One warning you may encounter when using NumPy is:
RuntimeWarning: invalid value encountered in true_divide
This warning occurs when you attempt to divide by some invalid value (such as NaN, Inf, etc.) in a NumPy array.
It’s worth noting that this is only a warning and NumPy will simply return a nan value when you attempt to divide by an invalid value.
The following example shows how to address this warning in practice.
How to Reproduce the Error
Suppose we attempt to divide the values in one NumPy array by the values in another NumPy array:
import numpy as np #define NumPy arrays x = np.array([4, 5, 5, 7, 0]) y = np.array([2, 4, 6, 7, 0]) #divide the values in x by the values in y np.divide(x, y) array([2. , 1.25 , 0.8333, 1. , nan]) RuntimeWarning: invalid value encountered in true_divide
Notice that NumPy divides each value in x by the corresponding value in y, but a RuntimeWarning is produced.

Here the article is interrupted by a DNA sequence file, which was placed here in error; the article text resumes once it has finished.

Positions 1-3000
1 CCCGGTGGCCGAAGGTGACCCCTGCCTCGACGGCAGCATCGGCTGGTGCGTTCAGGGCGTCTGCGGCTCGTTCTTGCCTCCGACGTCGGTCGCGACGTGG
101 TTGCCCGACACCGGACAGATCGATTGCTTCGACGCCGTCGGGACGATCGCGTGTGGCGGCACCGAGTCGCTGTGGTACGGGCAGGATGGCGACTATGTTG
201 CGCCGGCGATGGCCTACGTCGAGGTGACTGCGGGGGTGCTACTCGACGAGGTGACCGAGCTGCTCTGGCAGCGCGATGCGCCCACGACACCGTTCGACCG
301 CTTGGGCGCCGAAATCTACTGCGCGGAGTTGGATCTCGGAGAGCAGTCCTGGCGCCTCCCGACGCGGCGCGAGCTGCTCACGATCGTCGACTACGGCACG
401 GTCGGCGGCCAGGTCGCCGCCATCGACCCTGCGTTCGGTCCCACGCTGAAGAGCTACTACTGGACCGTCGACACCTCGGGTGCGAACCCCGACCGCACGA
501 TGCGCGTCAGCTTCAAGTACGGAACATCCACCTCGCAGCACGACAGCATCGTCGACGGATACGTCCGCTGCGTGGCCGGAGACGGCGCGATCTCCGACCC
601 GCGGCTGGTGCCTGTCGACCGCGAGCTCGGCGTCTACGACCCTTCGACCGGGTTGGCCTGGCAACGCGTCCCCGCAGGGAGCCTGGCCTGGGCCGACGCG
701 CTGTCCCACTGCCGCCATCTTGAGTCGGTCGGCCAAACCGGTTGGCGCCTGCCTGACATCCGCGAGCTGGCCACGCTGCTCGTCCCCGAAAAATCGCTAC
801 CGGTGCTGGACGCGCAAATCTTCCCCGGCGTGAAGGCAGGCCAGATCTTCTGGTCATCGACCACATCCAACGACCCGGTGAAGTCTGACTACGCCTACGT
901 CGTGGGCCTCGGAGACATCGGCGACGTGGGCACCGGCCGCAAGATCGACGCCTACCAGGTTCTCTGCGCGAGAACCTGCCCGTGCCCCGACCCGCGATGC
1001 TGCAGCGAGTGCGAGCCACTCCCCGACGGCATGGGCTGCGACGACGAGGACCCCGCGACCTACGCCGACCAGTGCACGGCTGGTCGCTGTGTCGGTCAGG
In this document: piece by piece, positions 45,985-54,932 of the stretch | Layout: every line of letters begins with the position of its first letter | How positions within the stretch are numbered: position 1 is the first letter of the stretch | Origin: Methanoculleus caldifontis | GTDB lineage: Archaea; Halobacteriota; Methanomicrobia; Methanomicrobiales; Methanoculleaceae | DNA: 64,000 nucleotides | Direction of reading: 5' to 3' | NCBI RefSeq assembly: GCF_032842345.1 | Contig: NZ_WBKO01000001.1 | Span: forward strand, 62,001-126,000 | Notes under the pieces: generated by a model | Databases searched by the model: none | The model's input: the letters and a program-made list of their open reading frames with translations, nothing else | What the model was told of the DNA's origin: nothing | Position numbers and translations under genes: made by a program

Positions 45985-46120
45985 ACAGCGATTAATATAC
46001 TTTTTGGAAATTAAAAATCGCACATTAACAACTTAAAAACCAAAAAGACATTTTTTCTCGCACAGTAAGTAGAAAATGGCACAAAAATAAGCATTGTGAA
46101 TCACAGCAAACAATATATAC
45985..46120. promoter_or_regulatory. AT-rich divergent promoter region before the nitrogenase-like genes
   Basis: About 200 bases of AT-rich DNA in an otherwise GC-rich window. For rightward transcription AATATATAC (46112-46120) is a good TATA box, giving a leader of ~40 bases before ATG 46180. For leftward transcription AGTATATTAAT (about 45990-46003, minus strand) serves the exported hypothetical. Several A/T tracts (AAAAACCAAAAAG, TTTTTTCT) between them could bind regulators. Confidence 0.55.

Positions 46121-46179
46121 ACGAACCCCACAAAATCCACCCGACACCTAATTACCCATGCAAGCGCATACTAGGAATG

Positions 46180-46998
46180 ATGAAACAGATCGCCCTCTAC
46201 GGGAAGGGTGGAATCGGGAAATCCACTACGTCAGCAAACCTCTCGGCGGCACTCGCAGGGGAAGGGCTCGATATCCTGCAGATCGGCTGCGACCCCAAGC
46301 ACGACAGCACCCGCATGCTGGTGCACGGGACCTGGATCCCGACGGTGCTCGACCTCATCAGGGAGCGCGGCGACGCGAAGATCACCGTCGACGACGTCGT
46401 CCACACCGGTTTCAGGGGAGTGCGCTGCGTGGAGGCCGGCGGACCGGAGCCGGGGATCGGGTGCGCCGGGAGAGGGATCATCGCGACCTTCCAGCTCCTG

This is because the last division operation performed was zero divided by zero, which resulted in a nan value.
How to Address this Warning
As mentioned earlier, this RuntimeWarning is only a warning and it didn’t prevent the code from being run.
However, if you’d like to suppress this type of warning then you can use the following syntax:
This tells NumPy to hide any warning with some “invalid” message in it.
So, if we run the code again then we won’t receive any warning:
import numpy as np #define NumPy arrays x = np.array([4, 5, 5, 7, 0]) y = np.array([2, 4, 6, 7, 0]) #divide the values in x by the values in y np.divide(x, y) array([2. , 1.25 , 0.8333, 1. , nan])
A nan value is still returned for the last value in the output, but no warning message is displayed this time.
The following tutorials explain how to fix other common errors in Python: